Journalist Barbara Walters recently interviewed Trump. Here’s a short sample:
Walters: “Are you a bigot?”
Trump: “Not at all. Probably the least of anyone you’ve ever met.”
Walters: “Because…?”
Trump: “Because I’m not. I’ve got common sense. I’m a smart person.”

Trump’s comments have alienated some of his Muslim business associates in the Gulf, notably the boss of Landmark shopping malls, who announced that his company would remove Trump branded products from its stores across the Middle East. The residents of Istanbul’s posh development Trump Towers aren’t too happy either.

One Istanbul resident, Melek Toprak, told the New York Times recently: “I feel ashamed to live in a building associated with such a vile man.”

In contrast, Canada has emerged as a do-gooder. Since Trudeau was elected, he has made a swathe of policy changes and announcements, deciding to withdraw from airstrikes on Syria, and allowing 25,000 Syrian refugees to enter Canada. These moves are reinstating Canada’s old image as a benevolent and inclusive nation.

Arguably, Trudeau’s actions are pulling Canada’s reputation back from the brink, undoing much of the damage caused by his predecessor Stephen Harper.

Canada currently ranks 12th overall on the Good Country Index, a ranking of countries that do the most good for the world as a whole. The US, in contrast, stands at 21st place. This is based on data from last year, so it will be interesting to see how the results change in next year’s edition of the ranking.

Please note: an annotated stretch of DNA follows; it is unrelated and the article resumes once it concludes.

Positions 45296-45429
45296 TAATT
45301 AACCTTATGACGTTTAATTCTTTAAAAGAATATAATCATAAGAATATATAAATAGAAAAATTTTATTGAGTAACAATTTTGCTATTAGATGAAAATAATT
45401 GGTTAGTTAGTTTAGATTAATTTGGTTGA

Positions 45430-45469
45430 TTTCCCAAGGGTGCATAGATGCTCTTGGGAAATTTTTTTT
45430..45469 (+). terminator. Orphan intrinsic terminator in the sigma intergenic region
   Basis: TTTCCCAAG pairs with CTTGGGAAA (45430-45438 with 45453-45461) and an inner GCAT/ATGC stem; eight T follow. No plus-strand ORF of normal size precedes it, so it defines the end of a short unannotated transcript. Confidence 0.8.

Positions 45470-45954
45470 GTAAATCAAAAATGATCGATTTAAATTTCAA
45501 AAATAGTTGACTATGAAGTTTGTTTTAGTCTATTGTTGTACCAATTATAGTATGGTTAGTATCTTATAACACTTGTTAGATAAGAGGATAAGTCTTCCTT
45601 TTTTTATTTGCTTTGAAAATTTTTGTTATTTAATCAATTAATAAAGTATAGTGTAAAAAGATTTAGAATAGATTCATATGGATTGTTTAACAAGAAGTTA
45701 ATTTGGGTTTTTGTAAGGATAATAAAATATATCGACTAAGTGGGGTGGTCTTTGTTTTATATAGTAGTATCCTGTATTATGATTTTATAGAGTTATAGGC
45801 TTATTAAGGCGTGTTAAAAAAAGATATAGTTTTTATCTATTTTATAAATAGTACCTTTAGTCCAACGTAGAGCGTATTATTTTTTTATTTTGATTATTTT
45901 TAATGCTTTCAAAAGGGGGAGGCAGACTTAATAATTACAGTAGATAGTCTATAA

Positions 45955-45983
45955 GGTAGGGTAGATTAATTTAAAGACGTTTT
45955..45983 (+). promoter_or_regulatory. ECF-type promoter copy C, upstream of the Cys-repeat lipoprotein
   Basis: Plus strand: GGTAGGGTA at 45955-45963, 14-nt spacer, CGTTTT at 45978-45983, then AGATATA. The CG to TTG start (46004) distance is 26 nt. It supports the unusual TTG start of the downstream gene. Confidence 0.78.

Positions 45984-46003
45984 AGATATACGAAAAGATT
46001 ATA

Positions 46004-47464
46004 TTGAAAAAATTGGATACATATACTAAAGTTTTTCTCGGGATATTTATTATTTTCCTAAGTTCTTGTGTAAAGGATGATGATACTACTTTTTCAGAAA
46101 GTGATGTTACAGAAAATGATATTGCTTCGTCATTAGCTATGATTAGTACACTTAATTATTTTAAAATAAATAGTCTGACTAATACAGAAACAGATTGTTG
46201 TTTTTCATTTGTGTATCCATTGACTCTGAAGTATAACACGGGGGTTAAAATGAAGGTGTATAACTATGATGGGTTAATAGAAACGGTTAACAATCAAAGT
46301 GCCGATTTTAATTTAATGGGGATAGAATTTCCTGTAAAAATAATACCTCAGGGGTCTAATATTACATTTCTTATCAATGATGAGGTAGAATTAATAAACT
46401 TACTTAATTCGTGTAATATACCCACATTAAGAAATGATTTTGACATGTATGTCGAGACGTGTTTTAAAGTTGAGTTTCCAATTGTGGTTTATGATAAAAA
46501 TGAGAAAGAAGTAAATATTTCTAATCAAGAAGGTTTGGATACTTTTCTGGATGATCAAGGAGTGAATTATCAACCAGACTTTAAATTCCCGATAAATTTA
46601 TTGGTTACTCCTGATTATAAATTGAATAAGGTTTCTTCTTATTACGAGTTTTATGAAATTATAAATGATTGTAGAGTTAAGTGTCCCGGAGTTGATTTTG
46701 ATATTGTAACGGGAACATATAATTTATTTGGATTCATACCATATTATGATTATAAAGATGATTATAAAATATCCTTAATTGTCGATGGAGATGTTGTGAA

Simon Anholt, creator of the Good Country Index, commented via Twitter: “I’m greatly relieved that [Canada] is reengaging with the world.”

But while Canada continues to spread goodwill and reestablish itself in the global order, America’s political climate is bubbling with vitriol. Islamophobia and discrimination have risen significantly. This bodes badly for America’s reputation, already set against a backdrop of institutionalised racism and growing perceptions of a violent ‘frontier’ society. This is the country where school shootings happen regularly.

Many Americans (and indeed, the world) hope and pray that Hillary Clinton will secure the premiership next year. If that doesn’t happen, it’s possible that Donald Trump could end up as president. The consequences of that are indeed worrying.

America’s worsening reputation could be the least of anyone’s concerns. The risk of the world’s most powerful nation becoming an intolerant, far-right state, led by a man whose comments have drawn comparisons to Hitler, is far more frightening.

New York city branding

What makes destination brands succeed?

New York city branding

This post is by Michelle Polizzi at Brandfolder, the world’s most powerfully simple digital asset management platform.

Imagine you’ve just stepped into a yellow taxi on Fifth Avenue.

You glide along the pavement beneath giant, shining skyscrapers while the smell of fresh pizza wafts in through the window to ignite your appetite, and suddenly, you step out into the bright lights of Times Square where the energy is nearly palpable.

Even if you’ve never been to New York, you knew which city I was describing because New York’s destination branding is universally recognisable.